Fibre Processing has begun!!

Now that the weather is getting warmer, it’s time to start working on some fleece for spinning. Ive already skirted the fibre, so now it’s on to the next step…


Ive got a very nice adjustable Box Picker (made by Bam Fibre Works on Etsy). It makes the job of opening up fibers a breeze, not to mention helps to get the last bits of vegetation out. No matter how hard I work by hand skirting, I never get it all. Big helper. I like the design of my box picker. All the sharp tines are locked away when not in use. Great feature if you have young children or nosey cats around.

Here is my Adjustable Box Picker

Fluffy goodness!

A New Direction

Its been quite a while since Ive posted, so there is a bit of news. After 14 years in one home, Ive moved. Not far, but I no longer have my dedicated craftroom. I now have a living room studio.

Ive decided to take my crafting hobbies in a whole new direction. I’ll be listing my items on at my Etsy store ( and I have a page on FaceBook (Specialty Handcrafts as well, where Ill be advertising.

This blog however, will become more of a place to showcase the processes and techniques for making various items. I may even do videos in the future… Keep checking back as I am adding content here over the next couple of days.

Have a GREAT weekend


A little Weaving

I warped up my loom Saturday night so I could start some Houndstooth towels today. Im using 100% cotton (Brown and Very Berry Pink) and a 10dpi heddle. I made my warp long enough for 4 towels (16×25″). It seems loosely woven, but once it is wet finished it will be perfect.

I will be teaching myself to use 2 heddles to weave finer cloth. Ive got some linen Ive been wanting to use. I just need to work up the courage to start.

So far, my Ashford is treating me well. Its the smallest loom Ive ever worked with. 16″ weave width seems tiny. I can however double the width using a double weave technique…that i havent learned yet. Ill be busy for quite a while with this loom 🙂

Its been a while…

…but lots and lots to share! My last few posts were about what crafting i was doing with my broken arm. Great news!! After more than 8 months of casts, braces and various gear…I am free!!!! My brace came off last friday and i immediately dove right in. This post is everything I did this week 🙂 Spinning 16 ozs of leftover roving, mostly bfl and merino Randomly spun up to create a neat variegated strand Navajo plyed to create a fun 3 ply sport weight. Weaving Going to town on that. First step was to buy a new rigid heddle loom. I chose the Ashford 16″ SampleIt. Im a Schacht gal but decided on the Ashford because of the size and built in double heddle block. I also ordered extra heddles. It comes with a 7.5 dpi. I got a 10 and 12. The plan is to have 2 of each size for double weave (my 16″ can become 32″) and more complicated weaves Since its new and unfinished I used my favorite potion to protect the wood and bring out the color and grain of that beautiful New Zealand Silver Beech. Put it together right away! Warped it immediately with some nice worsted weight cotton. I needed new dish towels. I used the same for warp and weft. Threw in a couple shots of pick up at the beginning and end of each towel. Practiced my hemstitching because i dont need fringe Chico has to investigate. He is Quality Control. Before wet finishing And after Then i warped 9″ wide to make a scarf. This is 8/4 cotton warp. 2 colors of blue cotton and a simple pick up pattern I found in The Weaver’s Idea Book. Diamond Painting I finished this one and have moved onto another one that is freaking huge! This is called Soulmates and is 120cm long x 90 cm tall. This is what it should look like. We will see. I got it here: ttp:// Sewing Made a couple lined zipper pouches from some scrap fabric. I used my electric Simplicity Rotary cutter to make strips. Im still not great with scissors yet Off I go to warp the loom for pinwheels. Im using an 8 shaft loom pattern thats hopefully converted correctly for massive amounts of pick up. I need a stand!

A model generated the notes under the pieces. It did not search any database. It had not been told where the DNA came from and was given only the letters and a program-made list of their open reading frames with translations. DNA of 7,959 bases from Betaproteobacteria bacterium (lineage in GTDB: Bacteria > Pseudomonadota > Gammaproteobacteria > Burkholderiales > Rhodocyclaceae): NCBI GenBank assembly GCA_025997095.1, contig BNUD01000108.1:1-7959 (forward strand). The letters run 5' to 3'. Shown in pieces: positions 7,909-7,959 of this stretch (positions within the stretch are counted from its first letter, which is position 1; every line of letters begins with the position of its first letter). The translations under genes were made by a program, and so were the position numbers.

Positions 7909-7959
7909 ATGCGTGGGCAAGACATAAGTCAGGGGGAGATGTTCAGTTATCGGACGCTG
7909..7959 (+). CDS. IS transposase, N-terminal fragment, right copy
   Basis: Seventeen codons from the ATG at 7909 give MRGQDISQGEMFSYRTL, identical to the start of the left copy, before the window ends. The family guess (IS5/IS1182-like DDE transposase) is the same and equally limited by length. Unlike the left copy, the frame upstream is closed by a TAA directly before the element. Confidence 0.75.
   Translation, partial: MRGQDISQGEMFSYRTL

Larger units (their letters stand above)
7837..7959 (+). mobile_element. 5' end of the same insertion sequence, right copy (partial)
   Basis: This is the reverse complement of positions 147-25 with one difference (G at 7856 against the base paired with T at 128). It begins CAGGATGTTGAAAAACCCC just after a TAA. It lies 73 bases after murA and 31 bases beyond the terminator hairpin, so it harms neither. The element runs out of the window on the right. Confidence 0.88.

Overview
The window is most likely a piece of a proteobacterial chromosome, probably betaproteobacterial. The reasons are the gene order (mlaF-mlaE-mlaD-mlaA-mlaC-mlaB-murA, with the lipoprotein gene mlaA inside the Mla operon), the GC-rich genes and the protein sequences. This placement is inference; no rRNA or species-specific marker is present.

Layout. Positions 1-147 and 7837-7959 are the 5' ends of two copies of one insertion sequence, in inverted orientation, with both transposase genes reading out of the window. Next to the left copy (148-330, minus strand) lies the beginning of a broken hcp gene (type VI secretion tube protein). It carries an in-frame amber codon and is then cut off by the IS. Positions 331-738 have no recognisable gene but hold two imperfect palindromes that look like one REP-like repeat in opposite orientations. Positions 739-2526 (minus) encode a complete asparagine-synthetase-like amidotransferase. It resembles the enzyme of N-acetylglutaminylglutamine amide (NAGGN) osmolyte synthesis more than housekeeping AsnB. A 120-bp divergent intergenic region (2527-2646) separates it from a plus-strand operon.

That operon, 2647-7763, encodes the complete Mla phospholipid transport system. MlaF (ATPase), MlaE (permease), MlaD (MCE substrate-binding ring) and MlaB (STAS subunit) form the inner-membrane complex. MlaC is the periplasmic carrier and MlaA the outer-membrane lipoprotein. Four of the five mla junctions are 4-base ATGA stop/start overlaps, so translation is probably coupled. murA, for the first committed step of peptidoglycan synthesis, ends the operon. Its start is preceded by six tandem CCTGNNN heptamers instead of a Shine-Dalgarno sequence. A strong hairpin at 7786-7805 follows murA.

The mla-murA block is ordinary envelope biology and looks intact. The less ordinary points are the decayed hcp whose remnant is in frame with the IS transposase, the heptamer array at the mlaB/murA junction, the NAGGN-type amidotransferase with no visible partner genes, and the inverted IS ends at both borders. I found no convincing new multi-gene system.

Weaving fun